Mr B's review
A working man’s personal history of an ancient craft from a stonemason whose career highlights reel includes repairing Thomas Gainsborough’s tomb and the Roman Baths. A celebration of Jurassic coast stone, working with your hands, mastering a skill and Britain’s historic built landscape.
A stonemason’s story of the building of Britain: part archaeological history, part deeply personal insight into an ancient craft.
In his thirty-year career, stonemason Andrew Ziminski has worked on many of our greatest monuments. From Neolithic monoliths to Roman baths and temples, from the tower of Salisbury Cathedral to the engine houses, mills and aqueducts of the Industrial Revolution and beyond, The Stonemason is his very personal history of how Britain was built – from the inside out. Stone by different stone, culture by different culture, Andrew Ziminski (with his faithful whippet in tow) takes us on an unforgettable journey by river, road and sea through our countryside showing how the making of Britain’s buildings offers an unexpected and new version of our island story.
‘My school history lessons were focused around flat pages of facts, events and royal personalities, but for me it was the material aspects of the past, the tangible remnants left behind that were thrilling, and that it was these buildings and places, and learning how they worked, that really brought the past alive.’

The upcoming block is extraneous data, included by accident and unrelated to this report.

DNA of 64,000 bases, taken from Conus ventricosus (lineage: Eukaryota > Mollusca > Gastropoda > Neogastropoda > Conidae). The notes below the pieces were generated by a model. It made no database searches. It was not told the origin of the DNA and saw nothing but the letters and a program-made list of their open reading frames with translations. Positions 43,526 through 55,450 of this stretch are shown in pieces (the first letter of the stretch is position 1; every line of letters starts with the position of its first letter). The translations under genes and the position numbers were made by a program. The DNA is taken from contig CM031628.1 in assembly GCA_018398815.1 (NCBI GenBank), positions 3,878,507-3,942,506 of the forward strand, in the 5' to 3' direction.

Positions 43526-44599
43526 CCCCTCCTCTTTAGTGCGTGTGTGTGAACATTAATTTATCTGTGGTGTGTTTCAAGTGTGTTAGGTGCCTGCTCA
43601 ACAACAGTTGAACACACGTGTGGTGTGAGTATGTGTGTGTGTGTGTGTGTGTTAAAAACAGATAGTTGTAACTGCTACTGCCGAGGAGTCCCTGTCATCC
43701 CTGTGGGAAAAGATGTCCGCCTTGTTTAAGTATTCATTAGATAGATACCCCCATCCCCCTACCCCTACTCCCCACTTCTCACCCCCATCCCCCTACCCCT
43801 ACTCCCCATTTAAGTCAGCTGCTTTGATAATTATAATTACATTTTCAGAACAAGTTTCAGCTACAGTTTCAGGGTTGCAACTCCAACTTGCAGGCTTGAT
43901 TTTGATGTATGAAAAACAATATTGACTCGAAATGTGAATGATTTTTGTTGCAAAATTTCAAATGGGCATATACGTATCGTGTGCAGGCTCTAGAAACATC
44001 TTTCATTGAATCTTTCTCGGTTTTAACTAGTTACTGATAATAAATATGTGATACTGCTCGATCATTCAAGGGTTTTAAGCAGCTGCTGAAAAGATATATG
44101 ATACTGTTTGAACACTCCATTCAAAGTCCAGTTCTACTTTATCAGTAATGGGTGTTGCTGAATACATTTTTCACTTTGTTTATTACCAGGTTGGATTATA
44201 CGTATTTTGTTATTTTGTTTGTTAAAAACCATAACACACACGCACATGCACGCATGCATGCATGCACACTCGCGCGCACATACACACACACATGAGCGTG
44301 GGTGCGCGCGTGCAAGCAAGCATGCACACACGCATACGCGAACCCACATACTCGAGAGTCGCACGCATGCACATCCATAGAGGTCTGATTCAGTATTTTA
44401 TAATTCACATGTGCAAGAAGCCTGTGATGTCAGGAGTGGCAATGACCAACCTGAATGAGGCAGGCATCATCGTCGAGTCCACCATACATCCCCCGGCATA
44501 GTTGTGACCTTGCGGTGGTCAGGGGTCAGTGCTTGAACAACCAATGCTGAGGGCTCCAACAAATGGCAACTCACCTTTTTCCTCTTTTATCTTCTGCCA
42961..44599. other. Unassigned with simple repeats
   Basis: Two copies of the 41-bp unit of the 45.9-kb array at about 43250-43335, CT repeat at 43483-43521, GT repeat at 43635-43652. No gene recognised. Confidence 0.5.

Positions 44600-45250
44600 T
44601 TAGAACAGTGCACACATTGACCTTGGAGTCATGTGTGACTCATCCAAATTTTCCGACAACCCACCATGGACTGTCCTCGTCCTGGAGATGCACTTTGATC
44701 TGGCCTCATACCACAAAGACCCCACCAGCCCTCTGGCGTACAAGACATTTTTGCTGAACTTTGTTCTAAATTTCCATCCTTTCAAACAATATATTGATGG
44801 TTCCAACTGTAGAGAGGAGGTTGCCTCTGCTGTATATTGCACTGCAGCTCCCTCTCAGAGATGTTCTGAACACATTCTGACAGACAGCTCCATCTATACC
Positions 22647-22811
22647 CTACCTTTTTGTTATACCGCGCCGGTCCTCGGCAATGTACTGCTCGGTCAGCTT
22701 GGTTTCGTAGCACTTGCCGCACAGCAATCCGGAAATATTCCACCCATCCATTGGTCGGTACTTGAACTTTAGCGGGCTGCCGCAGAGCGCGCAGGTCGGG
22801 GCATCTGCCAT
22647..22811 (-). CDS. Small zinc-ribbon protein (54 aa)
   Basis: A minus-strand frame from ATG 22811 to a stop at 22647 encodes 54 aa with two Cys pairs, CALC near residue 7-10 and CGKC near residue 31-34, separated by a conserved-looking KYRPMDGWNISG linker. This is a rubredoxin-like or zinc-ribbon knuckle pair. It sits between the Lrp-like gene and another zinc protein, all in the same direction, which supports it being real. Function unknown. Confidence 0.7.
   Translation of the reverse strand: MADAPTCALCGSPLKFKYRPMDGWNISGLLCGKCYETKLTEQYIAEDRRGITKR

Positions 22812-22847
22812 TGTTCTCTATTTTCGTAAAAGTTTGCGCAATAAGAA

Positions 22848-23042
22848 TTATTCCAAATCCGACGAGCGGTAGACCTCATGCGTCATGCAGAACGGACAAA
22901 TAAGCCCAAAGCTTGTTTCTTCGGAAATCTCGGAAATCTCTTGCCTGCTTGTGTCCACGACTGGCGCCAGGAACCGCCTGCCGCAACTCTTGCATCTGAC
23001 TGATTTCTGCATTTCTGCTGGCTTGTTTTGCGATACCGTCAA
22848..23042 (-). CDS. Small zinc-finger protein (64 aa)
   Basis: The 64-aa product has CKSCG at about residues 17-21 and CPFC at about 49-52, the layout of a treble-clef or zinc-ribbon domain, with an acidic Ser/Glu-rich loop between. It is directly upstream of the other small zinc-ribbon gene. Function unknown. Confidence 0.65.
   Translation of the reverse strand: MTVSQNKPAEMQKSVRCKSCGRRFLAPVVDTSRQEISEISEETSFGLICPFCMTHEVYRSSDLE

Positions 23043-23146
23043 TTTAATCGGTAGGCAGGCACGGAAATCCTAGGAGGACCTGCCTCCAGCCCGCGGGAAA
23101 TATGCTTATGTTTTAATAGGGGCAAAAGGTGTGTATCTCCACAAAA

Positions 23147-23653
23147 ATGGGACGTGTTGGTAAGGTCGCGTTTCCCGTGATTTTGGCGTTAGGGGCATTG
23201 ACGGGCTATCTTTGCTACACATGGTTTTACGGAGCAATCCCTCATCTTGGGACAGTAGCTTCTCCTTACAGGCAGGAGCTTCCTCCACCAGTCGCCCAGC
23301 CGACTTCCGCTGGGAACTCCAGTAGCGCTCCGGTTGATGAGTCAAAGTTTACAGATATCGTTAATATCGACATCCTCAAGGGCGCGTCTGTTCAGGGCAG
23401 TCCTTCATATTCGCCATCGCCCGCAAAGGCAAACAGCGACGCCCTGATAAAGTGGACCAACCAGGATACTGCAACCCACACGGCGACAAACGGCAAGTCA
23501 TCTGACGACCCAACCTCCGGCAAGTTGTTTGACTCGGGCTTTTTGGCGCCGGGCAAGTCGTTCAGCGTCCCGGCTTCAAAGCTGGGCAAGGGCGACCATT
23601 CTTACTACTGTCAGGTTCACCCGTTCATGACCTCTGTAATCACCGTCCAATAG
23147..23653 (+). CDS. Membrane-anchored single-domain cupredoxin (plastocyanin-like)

Enthralling . . . Along with riveting personal insights into this ancient craft, he immerses us in the past lives of the long-forgotten everyday craftspeople whose legacy is the buildings we so treasure today * Bookseller * Lyrical as much as it is factual and quickly grips the reader * The Langport Leveller * In this delightful book about the places he’s worked (from Wells Cathedral to Bath’s Roman ruins) [Ziminski] reconnects us to our past * Daily Telegraph * [A] surrogate travel book, part memoir, part history, in which Andrew Ziminski describes his career as an itinerant craftsman. Refreshingly, he too recognizes how Eastern skills and styles arrived in Europe * Times Literary Supplement * This is a compelling book: part travel journal – paddling along misty streams in the South-West by canoe – part builder’s manual – you learn about formwork and lateral thrust – and part hymn to the art of sustaining stone structures over centuries . . . it is rooted in the making of England and is a magical read * Evening Standard * Most of us won’t be jetting off to foreign adventures in the next few weeks, so there has probably never been a better time to discover or rediscover this magical land * The Times * There are few reading pleasures that compare with a passionate expert describing their work, and Ziminski stands proudly in this field . . . Remarkable . . . Ziminski weaves together architecture, craft, landscape, archaeology and natural history, all the time keeping a sharp eye on modern everyday life around him * Literary Review * A wonderful behind-the-scenes history, where time works on a different scale and stone is a living, breathing entity . . . by a master craftsman whose expertise connects him to the generations that came before him * BBC Countryfile Magazine * Thoughtful, observant and well-informed, as much at ease with words and emotions as with the stone he works with * History Today * Like nurses, masons must know in detail about the lives of the buildings they care for. This intimate knowledge has given Andrew Ziminski unique insights into some of England’s oldest and most beautiful structures. But this book is as much about people as mortar and stone. It’s a conversation with the past, from which I learnt so much. My book of the year! * Francis Pryor, Time Team archaeologist and author of THE MAKING OF THE BRITISH LANDSCAPE * The author’s eagerness to experience the past physically sets him apart from drier academic historians . . . Ziminski’s writing is vividly evocative and craftsmanlike . . . it’s a fascinating book and a wise one * Daily Mail * Andrew Ziminski is the man who rebuilt the West Country. For 30 years, this skilled stonemason has renovated some of Britain’s greatest buildings . . . The author skilfully explains the history of these stones and – this is what makes his book so entertaining – relates them to jobs he has done . . . Ziminski is one of those lucky souls with rural X-ray spectacles. He looks at the countryside and sees a series of historical slides going back over several millennia . . . Ziminski has a wonderful way of describing the look and feel of stone . . . What a magician! * The Spectator * In attempting to reconnect us to this continuous narrative of English history and architecture, Ziminski is undertaking something more profound than the charm of this delightful book first suggests. Delicate as the threads that tie us to the past can seem, thanks to work like Ziminski’s, both as mason and as author, we can hope they will remain unbroken * Daily Telegraph * The author is a beguiling companion to the very bones of the Wessex landscape . . . I hope he has plenty left from his notebooks for another volume * Sunday Telegraph *
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